A cosmic beast revealed: See the galaxy of the 1st black hole pictured

April 10, 2019, will be a historic date in the history of science as it was the day humanity saw the first ever image of a supermassive black hole. Get the details from the Jet Propulsion Lab and from the National Science Foundation.

It was just over two years ago that I reported about the undertaking of this project with the Event Horizon Telescope (EHT).

You can appreciate Wednesday’s EHT image even more after viewing two videos and seeing what the parent galaxy, M-87, looks like.

This video shows you where M-87 is in the sky and takes you into the heart of the galaxy to reveal Wednesday’s black hole image.

That zoom video starts with a view of ALMA and zooms in on the heart of M-87, showing successively more detailed observations and culminating in the first direct visual evidence of a supermassive black hole’s shadow.

If you want to experience a breathtaking ride into a supermassive black hole like M-87, go to a dark room with all of the lights off, set your computer’s display to full brightness and full screen and watch this video! It is so stunning, it almost gave me vertigo.

That virtual reality simulation by Jordy Davelaar and colleagues shows a black hole surrounded by luminous matter. This matter disappears into the black hole in a vortex-like way, and the extreme conditions cause it to become a glowing plasma. The light emitted is then deflected and deformed by the powerful gravity of the black hole.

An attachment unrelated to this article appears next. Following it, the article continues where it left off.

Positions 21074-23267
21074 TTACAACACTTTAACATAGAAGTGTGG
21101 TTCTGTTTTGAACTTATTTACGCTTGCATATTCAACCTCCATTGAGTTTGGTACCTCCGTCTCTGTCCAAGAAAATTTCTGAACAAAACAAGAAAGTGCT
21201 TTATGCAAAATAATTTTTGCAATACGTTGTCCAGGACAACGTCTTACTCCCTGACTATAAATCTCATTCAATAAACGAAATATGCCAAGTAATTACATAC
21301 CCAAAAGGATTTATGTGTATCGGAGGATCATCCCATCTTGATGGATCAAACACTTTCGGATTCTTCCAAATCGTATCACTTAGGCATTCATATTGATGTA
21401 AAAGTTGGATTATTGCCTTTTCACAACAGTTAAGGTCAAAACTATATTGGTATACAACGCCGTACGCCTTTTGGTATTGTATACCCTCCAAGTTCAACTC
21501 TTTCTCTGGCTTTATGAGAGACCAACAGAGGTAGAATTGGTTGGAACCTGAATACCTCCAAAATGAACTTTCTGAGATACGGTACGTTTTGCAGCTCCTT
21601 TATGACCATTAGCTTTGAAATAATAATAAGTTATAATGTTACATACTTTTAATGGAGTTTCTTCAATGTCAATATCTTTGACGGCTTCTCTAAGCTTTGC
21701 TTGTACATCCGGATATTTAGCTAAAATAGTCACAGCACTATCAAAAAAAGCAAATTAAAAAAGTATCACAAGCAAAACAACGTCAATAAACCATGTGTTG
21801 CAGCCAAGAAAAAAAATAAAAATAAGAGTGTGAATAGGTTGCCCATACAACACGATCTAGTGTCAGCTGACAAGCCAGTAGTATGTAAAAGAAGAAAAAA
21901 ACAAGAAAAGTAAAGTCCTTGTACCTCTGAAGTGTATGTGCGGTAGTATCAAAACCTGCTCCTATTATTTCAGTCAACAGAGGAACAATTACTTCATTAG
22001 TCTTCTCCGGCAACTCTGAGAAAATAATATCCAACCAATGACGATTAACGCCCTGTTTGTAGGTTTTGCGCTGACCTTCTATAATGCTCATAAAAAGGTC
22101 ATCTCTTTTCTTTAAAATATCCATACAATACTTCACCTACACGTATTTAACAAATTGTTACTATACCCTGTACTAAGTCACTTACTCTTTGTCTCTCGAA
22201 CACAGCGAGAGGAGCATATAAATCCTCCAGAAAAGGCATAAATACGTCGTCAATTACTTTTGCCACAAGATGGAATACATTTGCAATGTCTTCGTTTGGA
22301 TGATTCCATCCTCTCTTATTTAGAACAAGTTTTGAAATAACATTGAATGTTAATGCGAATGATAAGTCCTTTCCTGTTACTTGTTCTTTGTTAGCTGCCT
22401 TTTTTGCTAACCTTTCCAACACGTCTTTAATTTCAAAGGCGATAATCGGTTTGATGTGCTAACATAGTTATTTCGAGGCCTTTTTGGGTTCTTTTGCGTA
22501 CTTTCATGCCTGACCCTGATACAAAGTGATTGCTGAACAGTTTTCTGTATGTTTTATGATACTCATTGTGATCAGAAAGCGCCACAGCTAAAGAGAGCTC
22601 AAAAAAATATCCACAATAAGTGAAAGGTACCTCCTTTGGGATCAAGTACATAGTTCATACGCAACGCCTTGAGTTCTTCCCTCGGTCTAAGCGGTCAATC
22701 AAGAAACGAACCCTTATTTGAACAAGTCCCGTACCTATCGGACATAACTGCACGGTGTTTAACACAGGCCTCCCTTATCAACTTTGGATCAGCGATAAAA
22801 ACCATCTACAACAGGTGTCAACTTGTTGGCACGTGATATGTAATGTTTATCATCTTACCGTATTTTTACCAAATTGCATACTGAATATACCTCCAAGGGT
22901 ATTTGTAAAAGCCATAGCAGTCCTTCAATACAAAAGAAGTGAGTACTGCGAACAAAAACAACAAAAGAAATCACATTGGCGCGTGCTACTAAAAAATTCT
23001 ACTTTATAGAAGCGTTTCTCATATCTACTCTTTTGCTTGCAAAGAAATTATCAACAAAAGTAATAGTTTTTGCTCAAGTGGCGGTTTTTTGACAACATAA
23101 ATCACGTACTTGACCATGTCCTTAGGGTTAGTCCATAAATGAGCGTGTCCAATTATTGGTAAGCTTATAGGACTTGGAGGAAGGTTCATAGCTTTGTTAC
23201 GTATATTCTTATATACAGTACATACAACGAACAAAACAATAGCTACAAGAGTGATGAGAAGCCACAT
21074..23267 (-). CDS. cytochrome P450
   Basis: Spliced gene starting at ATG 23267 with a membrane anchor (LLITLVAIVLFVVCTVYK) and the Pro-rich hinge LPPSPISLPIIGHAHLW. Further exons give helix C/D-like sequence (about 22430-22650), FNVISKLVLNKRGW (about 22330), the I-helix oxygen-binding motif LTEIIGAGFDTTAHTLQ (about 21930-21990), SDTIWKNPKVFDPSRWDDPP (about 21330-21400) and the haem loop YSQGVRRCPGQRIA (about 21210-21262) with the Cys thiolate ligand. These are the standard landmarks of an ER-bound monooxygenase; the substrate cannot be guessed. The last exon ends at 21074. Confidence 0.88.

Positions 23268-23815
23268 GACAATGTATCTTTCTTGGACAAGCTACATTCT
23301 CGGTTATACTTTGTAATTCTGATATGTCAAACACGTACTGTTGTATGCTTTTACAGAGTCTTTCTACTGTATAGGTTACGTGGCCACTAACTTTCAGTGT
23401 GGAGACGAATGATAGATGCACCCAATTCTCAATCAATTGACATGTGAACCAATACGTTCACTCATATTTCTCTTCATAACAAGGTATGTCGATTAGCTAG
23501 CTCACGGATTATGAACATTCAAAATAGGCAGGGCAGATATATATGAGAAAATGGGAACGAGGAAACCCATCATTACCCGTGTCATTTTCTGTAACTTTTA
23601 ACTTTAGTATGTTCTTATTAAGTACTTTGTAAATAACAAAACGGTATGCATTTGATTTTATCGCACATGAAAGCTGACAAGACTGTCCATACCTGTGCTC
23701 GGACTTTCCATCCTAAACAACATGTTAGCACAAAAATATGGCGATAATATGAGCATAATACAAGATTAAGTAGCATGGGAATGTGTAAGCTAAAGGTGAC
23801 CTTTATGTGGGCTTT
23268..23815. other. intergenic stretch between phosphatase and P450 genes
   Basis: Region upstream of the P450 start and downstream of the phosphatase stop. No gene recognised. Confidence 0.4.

For comparison with the black hole image at the center of M-87, here is what the galaxy looks like to the Hubble Space Telescope. You can clearly see the jet running out away from the galaxy, which is caused by the supermassive black hole.

EHT also took data over a year ago of our Milky Way Galaxy’s own supermassive black hole, Sagittarius A* (Sgr A*). It is a 4.4 million solar mass beast at the center of our galaxy.

I spoke to Peter D. Edmonds, public information officer for the Center for Astrophysics at Harvard-Smithsonian, by phone to ascertain the status of the Sgr A* image. “That’s a good question. The Sgr A* EHT image work is quite complicated and it is ongoing. We currently do not have a release date for that image,” Edmonds said.

Hopefully, one day we will see the image of our own galaxy’s resident supermassive black hole.

When we do, that will be another historic day.

ALSO: Huge space news Wednesday and potentially Thursday — a commercial Israeli spacecraft attempting a moon landing. The moon landing attempt will be broadcast live between 3 and 4 p.m. EDT.

Follow me at Twitter @skyguyinva and my daily blog at www.whatsupthespaceplace.com to keep up with the latest news in astronomy and space exploration. You can email me at skyguyinva@gmail.com.

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